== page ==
Stumble Into Indonesia's Unseen Places
Submitted by mumunmumun on 27 January 2014 • Opinion
When we first started Indohoy, we didn’t think we could reach this far (well, we hoped for it, but we’re still mind blown that we did). Our site has developed so much from the first time we started. We’re not going to lie, we’ve been making a little cash from the site and social media to sustain what we love doing; travel and inform the international world about traveling Indonesia. We also know, there are plenty that are doing the same and even better than us. Thus, we’re still trying to learn about it.
The thing is, as we keep on writing and start to relate with clients, we’re faced with questions on the ethics when it comes to sharing. Or is there any at all? What are the responsibilities? And what should we wear? 😀
After much discussion, seems like we’re not the only ones with these questions; some of our fellow bloggers are experiencing the same. So aside to reading a thing or two about it, we thought we’d collect a few friends that know more on the subject in our Sua Pelancong 4.
In this gathering, we invited Veny Lai, Titi Akmar, Harris Maulana, and Eka Sitomurang-Sir, who is part of the Travel Bloggers Indonesia, and came with fellow bloggers Indri and Fahmi. The main topic was: what are the rules in blogging when it comes to paid-posts and social media influences?
There was so much that we learned from this gathering and it would be impossible to write it all down in a post, so we’re gonna write a few stand-out points from the meet up:
– Be honest! Don’t just suck up! Trust is the most important thing that readers give writers, so better not screw that one up.
– Is disclosure important? There were two sides on this issue. Disclosing a sponsored post might seem to be the only way to go. However, not disclosing is also an option as long as you’re honest about what you’re writing.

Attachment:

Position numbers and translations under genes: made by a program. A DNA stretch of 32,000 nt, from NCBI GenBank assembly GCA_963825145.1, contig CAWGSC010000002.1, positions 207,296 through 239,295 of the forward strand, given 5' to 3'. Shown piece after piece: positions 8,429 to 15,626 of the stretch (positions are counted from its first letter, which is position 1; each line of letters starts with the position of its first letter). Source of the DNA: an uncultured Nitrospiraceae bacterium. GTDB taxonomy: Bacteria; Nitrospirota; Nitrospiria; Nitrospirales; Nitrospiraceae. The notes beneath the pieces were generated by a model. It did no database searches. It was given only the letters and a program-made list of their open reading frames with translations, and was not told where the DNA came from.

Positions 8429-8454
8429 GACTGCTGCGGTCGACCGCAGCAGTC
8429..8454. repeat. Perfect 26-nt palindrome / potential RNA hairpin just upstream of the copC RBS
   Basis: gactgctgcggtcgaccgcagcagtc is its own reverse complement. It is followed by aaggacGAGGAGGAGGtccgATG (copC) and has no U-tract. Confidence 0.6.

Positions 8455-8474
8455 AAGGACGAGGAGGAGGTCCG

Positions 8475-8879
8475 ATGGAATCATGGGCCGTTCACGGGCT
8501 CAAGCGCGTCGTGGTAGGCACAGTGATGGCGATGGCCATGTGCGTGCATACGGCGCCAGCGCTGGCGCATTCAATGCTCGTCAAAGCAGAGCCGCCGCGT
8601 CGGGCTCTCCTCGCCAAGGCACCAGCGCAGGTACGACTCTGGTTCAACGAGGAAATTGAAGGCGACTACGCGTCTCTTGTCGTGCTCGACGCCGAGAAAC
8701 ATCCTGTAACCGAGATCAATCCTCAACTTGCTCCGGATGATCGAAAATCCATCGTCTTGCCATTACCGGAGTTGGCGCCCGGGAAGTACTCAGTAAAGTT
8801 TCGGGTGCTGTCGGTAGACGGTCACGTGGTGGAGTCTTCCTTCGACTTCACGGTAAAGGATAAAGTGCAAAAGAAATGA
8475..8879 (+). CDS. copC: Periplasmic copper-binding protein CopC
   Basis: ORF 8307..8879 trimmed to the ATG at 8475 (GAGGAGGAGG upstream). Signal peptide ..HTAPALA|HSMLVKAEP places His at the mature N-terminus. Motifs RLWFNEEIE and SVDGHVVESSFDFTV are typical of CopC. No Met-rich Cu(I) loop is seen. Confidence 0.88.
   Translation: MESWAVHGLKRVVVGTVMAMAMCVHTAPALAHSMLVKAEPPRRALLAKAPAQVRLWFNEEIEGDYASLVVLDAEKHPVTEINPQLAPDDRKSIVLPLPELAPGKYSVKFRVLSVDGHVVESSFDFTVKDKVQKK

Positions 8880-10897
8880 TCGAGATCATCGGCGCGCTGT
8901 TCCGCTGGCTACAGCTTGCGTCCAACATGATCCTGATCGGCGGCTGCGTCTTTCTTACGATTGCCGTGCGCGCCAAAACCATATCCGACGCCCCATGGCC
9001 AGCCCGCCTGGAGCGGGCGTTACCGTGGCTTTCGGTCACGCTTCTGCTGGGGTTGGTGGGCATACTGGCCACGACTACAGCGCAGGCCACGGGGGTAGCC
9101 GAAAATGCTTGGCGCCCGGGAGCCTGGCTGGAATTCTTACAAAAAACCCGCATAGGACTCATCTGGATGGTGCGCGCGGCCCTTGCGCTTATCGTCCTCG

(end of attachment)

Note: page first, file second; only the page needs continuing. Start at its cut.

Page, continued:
– Know your blog value. There are systems to know the value of your blog, which you can apply when offering sponsored posts or ad rates to clients. For Indonesian readers, here’s a rough standard from Harris Maul blog here.
– Respond quickly to clients and don’t forget deadlines. And if you commit a mistake, better ‘fess up!
– If you have a problem with the product, express your critics directly to the client politely. You can include constructive critics in our review instead of lashing out or complain on your blog.
– Most important thing, what is the value of your blog to you? Will you blog without the money? Is your blog defined by paid posts or not?
In the end, there are no right or wrong answers, or any definite set of rules. What we all create online and do on our social media is our choice. Everyone should make his or her own set of rules, which they would have to be responsible for. Having said that, consequence is the only thing that is definite following our writing and actions.
Surely, there were so much more that we gained from this gathering, aside to the laughter and the joy of meeting up with friends. I hope the free food that we offered was enough for all the shared valuable knowledge. You can’t go wrong with a filled stomach.
Hope to see you guys soon in Sua Pelancong 5!
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